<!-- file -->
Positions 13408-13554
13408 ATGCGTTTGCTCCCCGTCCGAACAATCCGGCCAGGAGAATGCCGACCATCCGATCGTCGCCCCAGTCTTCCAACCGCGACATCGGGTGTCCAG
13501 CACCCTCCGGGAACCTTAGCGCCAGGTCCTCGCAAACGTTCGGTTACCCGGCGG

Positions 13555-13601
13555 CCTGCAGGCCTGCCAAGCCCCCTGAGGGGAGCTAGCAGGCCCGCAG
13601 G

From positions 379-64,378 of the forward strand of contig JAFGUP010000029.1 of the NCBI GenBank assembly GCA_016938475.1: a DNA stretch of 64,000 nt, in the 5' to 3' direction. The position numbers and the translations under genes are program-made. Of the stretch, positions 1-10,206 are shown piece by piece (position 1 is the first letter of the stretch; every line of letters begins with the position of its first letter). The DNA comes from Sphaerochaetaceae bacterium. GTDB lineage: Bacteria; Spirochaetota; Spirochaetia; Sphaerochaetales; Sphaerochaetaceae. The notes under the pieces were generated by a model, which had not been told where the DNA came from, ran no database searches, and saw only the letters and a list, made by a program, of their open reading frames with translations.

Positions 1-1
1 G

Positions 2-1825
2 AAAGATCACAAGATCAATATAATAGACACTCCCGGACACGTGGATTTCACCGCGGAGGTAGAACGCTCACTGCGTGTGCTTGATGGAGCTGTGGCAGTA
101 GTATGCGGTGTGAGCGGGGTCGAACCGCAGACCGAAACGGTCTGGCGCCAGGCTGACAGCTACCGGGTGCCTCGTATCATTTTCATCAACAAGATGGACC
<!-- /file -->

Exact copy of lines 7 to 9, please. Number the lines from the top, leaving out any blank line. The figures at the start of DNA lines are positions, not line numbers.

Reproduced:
From positions 379-64,378 of the forward strand of contig JAFGUP010000029.1 of the NCBI GenBank assembly GCA_016938475.1: a DNA stretch of 64,000 nt, in the 5' to 3' direction. The position numbers and the translations under genes are program-made. Of the stretch, positions 1-10,206 are shown piece by piece (position 1 is the first letter of the stretch; every line of letters begins with the position of its first letter). The DNA comes from Sphaerochaetaceae bacterium. GTDB lineage: Bacteria; Spirochaetota; Spirochaetia; Sphaerochaetales; Sphaerochaetaceae. The notes under the pieces were generated by a model, which had not been told where the DNA came from, ran no database searches, and saw only the letters and a list, made by a program, of their open reading frames with translations.

Positions 1-1
1 G